The Archive, Digital Tools, and Copyrighted Texts

To discuss the role of the digital humanities (DH) in the future of the archive we must consider what “the archive” is. Defining archive proves challenging because it is a “slippery”[1] term. Archive tends to take on the definition that suits a given scholar’s needs. We suggest that digital humanists embrace this fluidity of definition. As a nascent field, the digital humanities can afford to be creative in moving toward the future of the archive. Rather than pigeonholing archivists and scholars into one standard definition, let’s embrace what Marlene Manoff calls the ambiguity and complexity of the archive.[2] Accepting archive as an umbrella term democratizes both the process and the product. We can re-evaluate who can archive and what gets archived. Derrida warns, “There is no political power without control of the archive, if not memory. Effective democratization can always be measured by this essential criterion: the participation in and access to the archive, its constitution, and its interpretation.”[3] DH has the opportunity, at its start, to be inclusive—invite and involve the tinkerer, the homebrewer, the marginalized, the novice, the expert.

Advances in Optical Character Recognition and Creating an Archive of Modern Texts

The growth of digital tools and accessibility to these tools will allow us to reevaluate not only who can make archives, but what can be archived and analyzed. As humanists and scholars, we want to be able to do topical studies of works not in the public domain, allowing individuals to research texts that are not open-access. With the improvement of optical character recognition (OCR), for example, preparing an archive of non-public domain documents for an individual scholar to study is more possible. Depending on the size of the study, it may not be so overwhelming. In the 1990s, OCR was new, and though it saved hours of typing and provided a searchable record, documents scanned using OCR still required extensive editing to ensure the new document matched the original. Now, OCR programs search for whole words rather than individual characters, effectively reducing these types of errors. In addition, newer documents have clearer texts.Editing is still required for OCR texts; however, with fewer errors, the task becomes quicker, making the work more accessible for the novice and the professional. With tools like OCR, digital humanists have the opportunity to create “private archives” in which scholars can collect and archive modern, copyrighted texts. In this way, archives can be closed spaces for individual study.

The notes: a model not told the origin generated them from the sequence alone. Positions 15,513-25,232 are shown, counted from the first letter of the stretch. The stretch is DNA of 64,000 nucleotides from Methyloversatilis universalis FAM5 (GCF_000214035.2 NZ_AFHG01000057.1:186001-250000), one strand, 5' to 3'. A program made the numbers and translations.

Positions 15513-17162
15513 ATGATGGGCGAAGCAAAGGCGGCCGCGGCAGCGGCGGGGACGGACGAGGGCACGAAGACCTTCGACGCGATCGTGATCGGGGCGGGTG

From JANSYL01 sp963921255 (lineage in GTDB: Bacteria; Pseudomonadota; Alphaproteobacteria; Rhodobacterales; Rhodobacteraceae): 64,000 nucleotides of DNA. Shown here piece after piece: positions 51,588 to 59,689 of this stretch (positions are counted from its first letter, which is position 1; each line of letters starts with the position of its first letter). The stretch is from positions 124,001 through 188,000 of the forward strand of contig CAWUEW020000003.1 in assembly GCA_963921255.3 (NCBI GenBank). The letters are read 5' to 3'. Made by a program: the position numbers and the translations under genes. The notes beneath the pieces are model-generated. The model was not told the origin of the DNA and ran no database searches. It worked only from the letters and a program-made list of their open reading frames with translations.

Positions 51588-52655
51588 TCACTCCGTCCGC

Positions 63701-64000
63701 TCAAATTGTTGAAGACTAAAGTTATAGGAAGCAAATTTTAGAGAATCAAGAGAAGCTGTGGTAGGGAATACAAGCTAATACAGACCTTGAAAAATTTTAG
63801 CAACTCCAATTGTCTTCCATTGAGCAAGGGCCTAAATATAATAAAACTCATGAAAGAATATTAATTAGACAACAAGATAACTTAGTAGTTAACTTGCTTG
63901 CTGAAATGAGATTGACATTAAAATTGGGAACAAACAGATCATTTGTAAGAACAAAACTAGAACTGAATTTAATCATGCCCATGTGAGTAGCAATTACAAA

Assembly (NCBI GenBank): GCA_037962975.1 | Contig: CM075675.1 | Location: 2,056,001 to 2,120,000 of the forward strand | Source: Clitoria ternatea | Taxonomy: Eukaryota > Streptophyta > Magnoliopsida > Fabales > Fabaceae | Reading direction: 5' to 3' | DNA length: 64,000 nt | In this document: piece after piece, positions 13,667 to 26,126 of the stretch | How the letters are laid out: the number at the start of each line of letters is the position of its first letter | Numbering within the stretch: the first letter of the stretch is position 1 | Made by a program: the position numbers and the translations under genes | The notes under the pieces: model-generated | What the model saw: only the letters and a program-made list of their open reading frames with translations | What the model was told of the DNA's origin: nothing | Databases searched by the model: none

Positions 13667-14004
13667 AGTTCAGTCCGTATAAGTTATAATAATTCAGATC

Available Technologies for Distant Reading and Topic Modeling

Within these private archives, scholars will be able to utilize tools available in the digital humanities that give us the ability to extract data from texts and archives. Voyant,R and R-StudioPython nGram, and MONK are open-access tools individual scholars can use to explore texts and archives, using what Matthew Jockers calls macroanalysis. Jockers, Franco Moretti, and Tanya E. Clement, among others, have used these tools to reveal new characteristics and information previously inaccessible because the size of the text or corpus made an analysis of the works nearly, if not completely, impossible. In the beginning, the information revealed using macroanalysis and topic modeling tools provided us with new knowledge of documents within the public domain. Moving forward, these tools for distant reading can lead scholars to new and meaningful discoveries in modern texts.

[1] Clement, Tanya, et. al. “Toward a Notion of the Archive of the Future: Impressions of Practice by Librarians, Archivists, and Digital Humanities Scholars,” The Library Quarterly: Information, Community, and Policy, vol. 83, no. 2, 2013, pp. 112-30.

[2] “Theories of the Archive from Across the Disciplines,” Libraries and the Academy, vol. 4, no. 1, 2004, pp. 9-25.

[3] “Archive Fever: A Freudian Impression,” Diacritics, vol. 25, no. 2, 1995, pp. 9-63.

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